Travel News: How to find Black Friday deals for travel and attractions in Kansas City and beyond

As we work our way toward post-Thanksgiving shopping, you’re going to be bombarded with travel deals that sound so good you’ll want to plan a vacation around them, or scoop up the savings for a destination you already have plans to visit.

And that includes Kansas City staycations.

Travel deals are popping up for Black Friday, Small Business Saturday, Cyber Monday or the lesser-known Travel Deal Tuesday. These include price breaks and extra perks for purchases ranging from hotel rooms to airfare, tours, cruises, rental cars and tickets for events and attractions.

Before you buy do your homework. Read the fine print and research whether an advertised deal really is a bargain. You can do that by researching prices online. If you have a flight in mind, for example, go ahead and find out what airfare is now. Apps like SkyscannerGoogle Flights and Kayak let you set up price alerts.

As we work our way toward post-Thanksgiving shopping, you’re going to be bombarded with travel deals that sound so good you’ll want to plan a vacation around them, or scoop up the savings for a destination you already have plans to visit.

And that includes Kansas City staycations.

Travel deals are popping up for Black Friday, Small Business Saturday, Cyber Monday or the lesser-known Travel Deal Tuesday. These include price breaks and extra perks for purchases ranging from hotel rooms to airfare, tours, cruises, rental cars and tickets for events and attractions.

Before you buy do your homework. Read the fine print and research whether an advertised deal really is a bargain. You can do that by researching prices online. If you have a flight in mind, for example, go ahead and find out what airfare is now. Apps like SkyscannerGoogle Flights and Kayak let you set up price alerts.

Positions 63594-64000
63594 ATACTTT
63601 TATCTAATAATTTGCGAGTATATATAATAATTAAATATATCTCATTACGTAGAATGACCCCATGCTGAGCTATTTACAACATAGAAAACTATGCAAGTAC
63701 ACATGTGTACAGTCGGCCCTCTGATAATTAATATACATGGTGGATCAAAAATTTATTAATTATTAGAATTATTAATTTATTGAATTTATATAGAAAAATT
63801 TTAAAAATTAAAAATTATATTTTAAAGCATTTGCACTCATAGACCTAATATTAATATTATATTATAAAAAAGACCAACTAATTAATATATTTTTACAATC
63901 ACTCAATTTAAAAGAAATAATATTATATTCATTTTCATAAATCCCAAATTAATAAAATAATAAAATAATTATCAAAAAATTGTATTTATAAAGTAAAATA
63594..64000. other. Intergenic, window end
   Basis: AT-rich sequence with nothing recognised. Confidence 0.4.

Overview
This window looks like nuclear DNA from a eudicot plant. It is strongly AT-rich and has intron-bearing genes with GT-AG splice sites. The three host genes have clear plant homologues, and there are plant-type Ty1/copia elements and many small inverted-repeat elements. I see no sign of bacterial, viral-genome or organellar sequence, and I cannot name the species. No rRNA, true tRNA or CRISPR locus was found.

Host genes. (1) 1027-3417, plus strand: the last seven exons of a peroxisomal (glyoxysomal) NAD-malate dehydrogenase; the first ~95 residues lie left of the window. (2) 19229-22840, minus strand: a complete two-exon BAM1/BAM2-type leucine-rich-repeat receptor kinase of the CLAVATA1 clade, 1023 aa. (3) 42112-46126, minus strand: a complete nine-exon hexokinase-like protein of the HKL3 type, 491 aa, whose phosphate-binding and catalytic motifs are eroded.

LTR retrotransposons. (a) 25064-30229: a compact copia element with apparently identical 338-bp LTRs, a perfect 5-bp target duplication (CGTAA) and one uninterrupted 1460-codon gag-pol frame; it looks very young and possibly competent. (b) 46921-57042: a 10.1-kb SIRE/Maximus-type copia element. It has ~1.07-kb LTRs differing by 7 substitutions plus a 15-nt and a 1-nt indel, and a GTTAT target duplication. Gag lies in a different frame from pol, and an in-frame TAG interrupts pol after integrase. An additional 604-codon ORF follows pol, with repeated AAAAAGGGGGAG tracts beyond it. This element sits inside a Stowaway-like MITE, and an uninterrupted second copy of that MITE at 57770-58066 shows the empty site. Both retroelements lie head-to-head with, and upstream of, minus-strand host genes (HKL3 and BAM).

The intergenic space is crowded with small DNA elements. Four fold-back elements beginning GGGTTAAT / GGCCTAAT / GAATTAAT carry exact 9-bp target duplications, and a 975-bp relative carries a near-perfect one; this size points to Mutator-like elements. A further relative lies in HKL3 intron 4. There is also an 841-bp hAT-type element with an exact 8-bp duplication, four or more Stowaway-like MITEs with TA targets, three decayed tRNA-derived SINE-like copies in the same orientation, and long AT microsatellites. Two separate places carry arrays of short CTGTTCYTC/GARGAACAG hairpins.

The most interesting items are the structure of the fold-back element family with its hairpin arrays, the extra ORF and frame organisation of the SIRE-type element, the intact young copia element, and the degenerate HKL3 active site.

Get an annual digital subscription for only $20. Act before it’s gone!

I’ve pulled together some of the local, regional, national and even a few international deals I’ve found online.


The Kansas City Zoo is offering buy one get one free ride wristbands on Black Friday for use that day, along with discounts on memberships and special pricing on an Adopt a Wild Child animal adoptions that can both be purchased online at

Kauffman Center for the Performing Arts is selling select tickets to several Kauffman Center Presents performances at 20% off. Use promo code GIFT20 at by the end of the day Dec. 2 to save on six events in 2020 from Squirrel Nut Zippers & Dirty Dozen Brass Band on Feb. 1 to writer/producer David Foster with singer/actress Katharine McPhee on May 19.

Sea Life Aquariums and Legoland Discovery Centers in Crown Center and across North America are offering up to 50% off their annual passes now through Cyber Monday. Find details at and

Union Station is offering $20 off a one-year annual membership, new or renewing, purchased Friday through Monday. Members can visit Science City, the Model Train Exhibit, KC Rail Experience and Arvin Gottlieb Planetarium, plus they get discounts to the traveling national exhibits hosted in the historic depot and other benefits. Use coupon code 5962619 at

Paradise Park, a family fun center in Lee’s Summit, is selling its family four-pack at 50% on Friday only. The package is four adventure day passes good for use by Aug. 1. Activities include go karts, rock climbing, mini golf, laser tag and more. Find the deal at


Several regional festivals are offering ticket discounts:

▪ Heartland Stampede, the new name of the annual country music festival Country Stampede that has moved from Manhattan to Topeka’s Heartland Motorsports Park, is selling $99 three-day general admission tickets starting on Black Friday. Use code BLKFRIDAY at The event is June 25-27, 2020, with headliners Luke Combs, Toby Keith and Cody Johnson.

▪ Dancefestopia has $99 three-day general admission passes this weekend only and might offer flash deals on Cyber Monday, too. Watch at for details on the electric dance music festival in LaCygne, Kansas, off U.S. 69, on Sept. 10-13, 2020.

▪ Roots N Blues Festival Oct. 2-4, 2020, in Columbia, has 20% off passes when you purchase a pack of four at before Jan. 3.